Mark: By Jove, Moose, for once you are right! That is exactly what I thought about the cartoon, but have you seen all the folderol about it in the press and the blogosphere?

[Twain begins pulling a bunch of press clippings out of his pockets and spreading them out on the bar.]

Moose: Oh, sure.

[Moose pushes aside her salad bowl and opens up her laptop. She has 17 tabs open in her browser, one on Roxie’s World, one on StatCounter, one on Facebook, and 14 to various blog and media reactions to the New Yorker cover. While Mark smoothes out his copy of Philip Kennicott’s ponderous Wa Po analysis of the politics and pedagogy of satire in relation to the cartoon of the Obamas in the Oval Office, she discreetly snatches one of his mozzarella sticks.]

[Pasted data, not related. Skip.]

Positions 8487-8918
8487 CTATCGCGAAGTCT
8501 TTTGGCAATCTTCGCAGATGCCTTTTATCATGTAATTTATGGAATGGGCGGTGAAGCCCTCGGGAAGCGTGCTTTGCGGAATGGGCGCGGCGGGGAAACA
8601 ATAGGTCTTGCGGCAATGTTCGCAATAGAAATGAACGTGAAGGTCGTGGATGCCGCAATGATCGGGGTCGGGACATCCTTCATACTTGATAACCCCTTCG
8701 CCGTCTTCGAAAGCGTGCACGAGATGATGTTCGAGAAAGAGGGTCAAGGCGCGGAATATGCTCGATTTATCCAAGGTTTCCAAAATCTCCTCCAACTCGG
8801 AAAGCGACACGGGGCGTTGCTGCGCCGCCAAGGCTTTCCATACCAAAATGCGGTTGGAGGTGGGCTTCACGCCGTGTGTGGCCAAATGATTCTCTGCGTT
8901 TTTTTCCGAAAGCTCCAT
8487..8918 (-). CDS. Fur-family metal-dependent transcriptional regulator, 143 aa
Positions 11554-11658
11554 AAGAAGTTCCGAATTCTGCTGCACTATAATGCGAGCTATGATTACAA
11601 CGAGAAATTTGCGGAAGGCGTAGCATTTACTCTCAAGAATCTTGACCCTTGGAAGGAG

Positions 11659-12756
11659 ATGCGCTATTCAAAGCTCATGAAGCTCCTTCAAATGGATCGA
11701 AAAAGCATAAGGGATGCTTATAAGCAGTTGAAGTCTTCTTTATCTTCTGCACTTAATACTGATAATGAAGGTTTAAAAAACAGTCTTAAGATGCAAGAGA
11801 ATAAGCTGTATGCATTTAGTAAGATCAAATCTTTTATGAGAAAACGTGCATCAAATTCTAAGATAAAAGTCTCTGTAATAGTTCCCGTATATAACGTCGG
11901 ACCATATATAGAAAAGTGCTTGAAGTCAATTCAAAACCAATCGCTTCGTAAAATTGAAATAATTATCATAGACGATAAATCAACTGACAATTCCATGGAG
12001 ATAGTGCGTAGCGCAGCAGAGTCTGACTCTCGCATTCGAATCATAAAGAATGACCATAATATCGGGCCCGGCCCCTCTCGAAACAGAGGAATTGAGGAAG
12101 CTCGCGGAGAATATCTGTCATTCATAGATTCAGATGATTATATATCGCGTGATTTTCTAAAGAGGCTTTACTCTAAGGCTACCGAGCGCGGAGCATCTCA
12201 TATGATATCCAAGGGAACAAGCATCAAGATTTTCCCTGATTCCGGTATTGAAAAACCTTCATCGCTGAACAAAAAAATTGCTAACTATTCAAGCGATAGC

Mark: Don’t think I didn’t see that. There is a madness about all this, don’t you agree? All these knee-jerk denunciations of a cartoon clearly aimed at shining a critical light on the scurrilous rumors that have swirled around Barack and Michelle Obama and at bringing to the surface white America’s lingering anxiety about the prospect of a black president. Isn’t it important to acknowledge that uncertainty as a force within the electorate, even as we rightly celebrate Obama’s presumptive nomination as the social and political milestone that it obviously is?